COPD Stages

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What are COPD stages?

Healthcare providers who treat people with chronic obstructive pulmonary disorder (COPD) use a set of four different stages to describe the progression of a COPD patient’s disease. For COPD, “disease progression” means the amount of permanent damage that has already happened inside the person’s lungs. It also describes how severe the lung damage is. This lung damage is what causes patients with COPD to have difficulty breathing well.

To identify a person’s COPD stage, healthcare providers use special breathing tests called “spirometry.” These tests measure how well the person’s lungs are working. Using the results of these tests, the healthcare provider can tell how well the person is able to breathe, and then use that information to calculate the person’s COPD stage.

What are the four stages of COPD1?

After a person takes these simple tests to measure his or her breathing ability, the healthcare provider can tell which stage of COPD the person has. There are four possible stages of COPD:

  • Stage I – Mild COPD
  • Stage II – Moderate COPD
  • Stage III – Severe COPD
  • Stage IV – Very Severe COPD

Stage I – Mild COPD means that the lungs already have a small amount of damage, but the disease has not progressed very far yet. Some people with Stage I COPD may not even notice that their lungs are not working as well. Other people might have shortness of breath during exercise or other kinds of physical activity. In Stage II – Moderate COPD, the disease has developed further and the person starts to experience symptoms more often than they do in Stage I. In Stages III and IV, Severe and Very Severe COPD, a person usually has symptoms that are much more serious and happen more frequently.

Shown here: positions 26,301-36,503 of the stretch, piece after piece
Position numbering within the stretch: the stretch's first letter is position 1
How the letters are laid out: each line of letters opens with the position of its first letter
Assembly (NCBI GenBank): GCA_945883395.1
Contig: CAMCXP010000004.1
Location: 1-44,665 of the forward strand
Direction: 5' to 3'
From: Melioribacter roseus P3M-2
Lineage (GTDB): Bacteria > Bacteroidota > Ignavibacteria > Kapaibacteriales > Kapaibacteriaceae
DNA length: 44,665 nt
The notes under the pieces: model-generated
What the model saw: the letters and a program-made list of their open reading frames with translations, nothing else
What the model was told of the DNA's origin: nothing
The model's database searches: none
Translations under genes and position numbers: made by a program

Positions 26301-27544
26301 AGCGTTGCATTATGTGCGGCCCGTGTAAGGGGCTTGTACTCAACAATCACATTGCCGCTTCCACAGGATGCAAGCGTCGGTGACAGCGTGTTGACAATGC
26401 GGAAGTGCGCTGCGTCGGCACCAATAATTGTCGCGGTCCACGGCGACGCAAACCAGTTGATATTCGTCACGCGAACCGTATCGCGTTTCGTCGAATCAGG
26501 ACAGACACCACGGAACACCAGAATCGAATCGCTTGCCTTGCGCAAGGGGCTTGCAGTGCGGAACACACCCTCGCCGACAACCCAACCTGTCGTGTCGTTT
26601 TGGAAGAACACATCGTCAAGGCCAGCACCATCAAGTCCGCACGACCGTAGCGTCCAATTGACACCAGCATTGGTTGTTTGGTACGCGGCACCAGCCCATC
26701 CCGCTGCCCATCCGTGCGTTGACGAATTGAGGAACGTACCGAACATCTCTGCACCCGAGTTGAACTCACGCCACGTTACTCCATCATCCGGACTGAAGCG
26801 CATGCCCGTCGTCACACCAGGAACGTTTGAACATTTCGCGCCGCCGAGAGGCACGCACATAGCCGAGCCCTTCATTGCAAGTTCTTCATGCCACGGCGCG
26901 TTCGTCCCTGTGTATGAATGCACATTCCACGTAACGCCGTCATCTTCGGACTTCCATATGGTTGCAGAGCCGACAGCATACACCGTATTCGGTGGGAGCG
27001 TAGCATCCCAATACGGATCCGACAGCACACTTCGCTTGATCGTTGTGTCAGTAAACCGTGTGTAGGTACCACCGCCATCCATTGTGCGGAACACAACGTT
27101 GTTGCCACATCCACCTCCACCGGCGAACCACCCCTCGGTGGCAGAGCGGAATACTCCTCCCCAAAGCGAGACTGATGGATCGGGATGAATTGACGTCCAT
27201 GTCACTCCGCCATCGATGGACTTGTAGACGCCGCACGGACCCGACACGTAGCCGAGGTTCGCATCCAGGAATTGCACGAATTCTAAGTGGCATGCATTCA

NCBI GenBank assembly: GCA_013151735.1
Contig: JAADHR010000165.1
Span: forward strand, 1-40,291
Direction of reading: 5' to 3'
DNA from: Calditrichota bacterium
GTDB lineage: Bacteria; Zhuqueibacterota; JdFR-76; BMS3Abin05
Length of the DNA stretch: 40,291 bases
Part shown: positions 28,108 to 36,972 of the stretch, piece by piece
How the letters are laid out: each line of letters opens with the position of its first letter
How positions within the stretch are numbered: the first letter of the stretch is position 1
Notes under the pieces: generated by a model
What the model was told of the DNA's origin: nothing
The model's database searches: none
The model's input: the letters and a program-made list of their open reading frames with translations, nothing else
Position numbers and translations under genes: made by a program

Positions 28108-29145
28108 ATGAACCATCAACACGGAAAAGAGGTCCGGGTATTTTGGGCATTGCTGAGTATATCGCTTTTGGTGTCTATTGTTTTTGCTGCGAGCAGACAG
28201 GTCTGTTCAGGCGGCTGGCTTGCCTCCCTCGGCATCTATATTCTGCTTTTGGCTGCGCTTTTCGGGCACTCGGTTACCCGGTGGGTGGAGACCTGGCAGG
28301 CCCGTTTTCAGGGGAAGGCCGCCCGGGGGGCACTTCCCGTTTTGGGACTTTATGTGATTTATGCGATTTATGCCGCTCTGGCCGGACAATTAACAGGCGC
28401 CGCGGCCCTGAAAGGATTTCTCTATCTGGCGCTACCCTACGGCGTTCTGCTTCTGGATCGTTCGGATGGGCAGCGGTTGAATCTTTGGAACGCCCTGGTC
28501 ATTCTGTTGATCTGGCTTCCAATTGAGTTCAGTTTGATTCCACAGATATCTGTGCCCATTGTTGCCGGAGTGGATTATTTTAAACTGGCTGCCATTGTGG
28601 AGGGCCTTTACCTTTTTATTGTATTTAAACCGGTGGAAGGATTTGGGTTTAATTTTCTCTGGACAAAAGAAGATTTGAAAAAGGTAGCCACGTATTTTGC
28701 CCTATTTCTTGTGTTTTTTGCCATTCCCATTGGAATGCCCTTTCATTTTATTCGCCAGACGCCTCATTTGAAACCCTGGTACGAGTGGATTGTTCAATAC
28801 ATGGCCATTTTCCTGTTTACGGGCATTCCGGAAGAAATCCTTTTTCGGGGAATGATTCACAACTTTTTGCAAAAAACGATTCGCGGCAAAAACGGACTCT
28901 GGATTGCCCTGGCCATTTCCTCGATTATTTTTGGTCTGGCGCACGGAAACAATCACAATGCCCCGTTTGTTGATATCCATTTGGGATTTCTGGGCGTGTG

For more information and details about each stage of COPD: Explaining the COPD Stages

Why is it important to find out your COPD stage?

When a person is first diagnosed with COPD, finding out the stage is the key first step in managing the condition.

First of all, the COPD stage gives a person’s healthcare provider the important information needed to provide guidance about how to treat the disease. The right kind of treatment allows COPD patients to control their symptoms in the most successful way. The different stages of COPD require very different types of treatment strategies. A COPD patient’s personal treatment plan includes advice about lifestyle changes, medications, or breathing therapy options that are the best for that stage of the disease.

The second reason that finding out a patient’s COPD stage is so important is that it makes it possible to keep track of the disease’s progression. By knowing a patient’s current COPD stage at the beginning of treatment, the healthcare provider can find out whether the patient’s treatment plan has been effective. Testing the patient’s COPD stage again after he or she has been treated for a while can show how well the treatment is working.

If the COPD stage has stayed the same between the two tests, it means that the patient’s disease has not gotten worse and the treatment plan is helping. In some cases, the next test might show that the patient’s COPD stage has gotten worse – for example, it might have moved from Stage I to Stage II. If that happens, it is a sign that the patient’s healthcare provider may need to change the treatment plan to manage the condition better.

view references
  • Global Initiative for Chronic Obstructive Lung Disease. Pocket guide to COPD diagnosis, management and prevention. Updated 2014. Available at: www.goldcopd.org [Accessed 21 November 2014.]
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